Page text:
Thursday, November 11, 2010

More and more migrants

I went yesterday to the Metropolitan Natural Park of Panama City, taking advantage of the free day. The two previous day have been amazing due to the thousands of hawks and vultures that flew over the city in their way to the south and yesterday the counters at Ancon Hill (that hill with the panamanian flag covered in migrant Turkey Vultures) that the raptors stayed at the forest surrounding the former Canal Area. So, I was expecting to find many raptors in the park waiting for the day to heat-up to re-start the migration. The same did Osvaldo Quintero and Itzel Fong... they also went to the park looking for sleepy raptors. We hardly saw any migrant raptor in our way to El Mirador, but saw many migrant songbirds, specially tons of Swainson's Thrushes and Eastern Wood-Pewees (both were aboundant). At El Mirador, the activity was low... but after a few minutes we started to see some Turkey Vultures, then other group, and then another! In seconds, we saw tons of Turkey Vultures at the thermal currents gaining altitude from all the surrounding forests! Then we saw some Swainson's Hawks too approaching quite close to us, including one individual that flew so close over our heads that I barely captured part of it in the photo. By that time, the whole city was covered in migrat vultures and hawks, literally!!!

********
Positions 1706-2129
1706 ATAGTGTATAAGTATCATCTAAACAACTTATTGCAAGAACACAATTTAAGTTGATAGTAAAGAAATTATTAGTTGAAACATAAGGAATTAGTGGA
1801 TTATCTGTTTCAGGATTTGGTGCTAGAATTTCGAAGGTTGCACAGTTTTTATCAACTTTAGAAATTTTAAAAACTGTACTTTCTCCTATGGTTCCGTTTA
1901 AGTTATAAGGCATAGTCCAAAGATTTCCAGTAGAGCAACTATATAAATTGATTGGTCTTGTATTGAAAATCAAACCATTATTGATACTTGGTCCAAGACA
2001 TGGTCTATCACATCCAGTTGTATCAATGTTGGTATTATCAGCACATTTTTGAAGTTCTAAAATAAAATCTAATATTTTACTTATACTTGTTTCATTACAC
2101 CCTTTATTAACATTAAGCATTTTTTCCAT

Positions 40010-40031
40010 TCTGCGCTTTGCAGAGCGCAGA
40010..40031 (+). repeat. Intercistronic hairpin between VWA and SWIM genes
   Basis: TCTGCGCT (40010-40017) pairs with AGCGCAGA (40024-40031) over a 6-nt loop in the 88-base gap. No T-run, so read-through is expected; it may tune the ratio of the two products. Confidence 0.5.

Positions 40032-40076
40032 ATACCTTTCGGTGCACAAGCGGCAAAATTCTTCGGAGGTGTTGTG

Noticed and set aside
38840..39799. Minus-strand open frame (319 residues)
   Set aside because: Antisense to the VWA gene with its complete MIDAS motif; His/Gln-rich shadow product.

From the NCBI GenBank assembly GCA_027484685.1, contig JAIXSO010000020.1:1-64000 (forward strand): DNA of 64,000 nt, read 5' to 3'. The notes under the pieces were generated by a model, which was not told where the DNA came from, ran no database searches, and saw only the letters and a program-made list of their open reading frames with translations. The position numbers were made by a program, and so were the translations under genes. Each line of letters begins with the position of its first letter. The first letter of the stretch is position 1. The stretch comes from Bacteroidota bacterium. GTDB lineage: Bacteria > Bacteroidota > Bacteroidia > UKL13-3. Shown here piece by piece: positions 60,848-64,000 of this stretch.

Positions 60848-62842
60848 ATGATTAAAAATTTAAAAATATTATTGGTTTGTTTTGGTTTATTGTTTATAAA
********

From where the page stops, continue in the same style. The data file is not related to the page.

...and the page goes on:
We realized that the main route was following the coast, a little distant of us, so we started to walk the way down to the parking lot at the entrance of the trails. We found a big mixed flock after passing the entrance to La Cieneguita trail with many resident species like Lesser and Golden-fronted Greenlets, White-shouldered Tanagers, one Green Shrike-Vireo and some Red-throated Ant-Tanagers; but also including some migrant warblers. The most common was the Bay-breasted Warbler. We found several individuals with variable amount of chestnut on its flanks. I checked them all very well looking for something rarer... but all seemed to be Bay-breasted Warblers in basic plumage. The other pretty common parulid was the Chestnut-sided Warbler. It is amazing how much they change... the alternate and basic-plumaged birds look like different species! However, it is very distinctive even with its winter dress. You can recognize them (even in my photo) by its bright-green crown and back, the complete white eye-ring and its lemon-yellow wingbars. The flock also included a magnificent male Golden-winged Warbler. It was so active, never stopping its quest for insects high on the trees, so I only got blurry photos. It is a shame because that bird is a real jewel. Other warblers at the park, but not in that particular flock, were the Yellow Warblers and the Blackburnian Warblers (both photos are from Costa del Este recently). The Yellow Warbler is one of the most common migrant songbird in Panama, but not in the forest. We also have a resident population, the "Mangrove" Warbler, distinctive different and considered by many as a good species. About the Blackburnians, they become very common in the park (and around the city) for a short period of time... this time I saw only one probable individual briefly while seeing the raptors from El Mirador (this species was pretty common just a couple of weeks ago). Close to the parking lot (at "El Castillo"), I saw a thrush perched quietly at the border of the trail. A quick look with my binoculars confirmed it to be a Gray-cheeked Thrush instead of the aboundant Swainsons'. Both Itzel and Osvaldo asked me: who??, so I showed them the bird, who stayed enough for some photos. It turned out that it was a lifer for both of them! Curiously, that was the second time this season that I see the bird exactly in the same place... so it was not a new year-bird for me, but an exciting lifer (and life photo) for my companions. We then drove to the Visitors Center of the park to have a well-deserved drink... but Osvaldo had a surprise for us. He took us behind the wildlife rehab facilities and in a matter of seconds, a splendid young Common "Mangrove" Black-Hawk appeared to inspect us, probably waiting for us to feed him. Of course we took tons of photos of the cooperative bird, who stayed in the nearby forest when the park's personnel released him. Great way to end the day!

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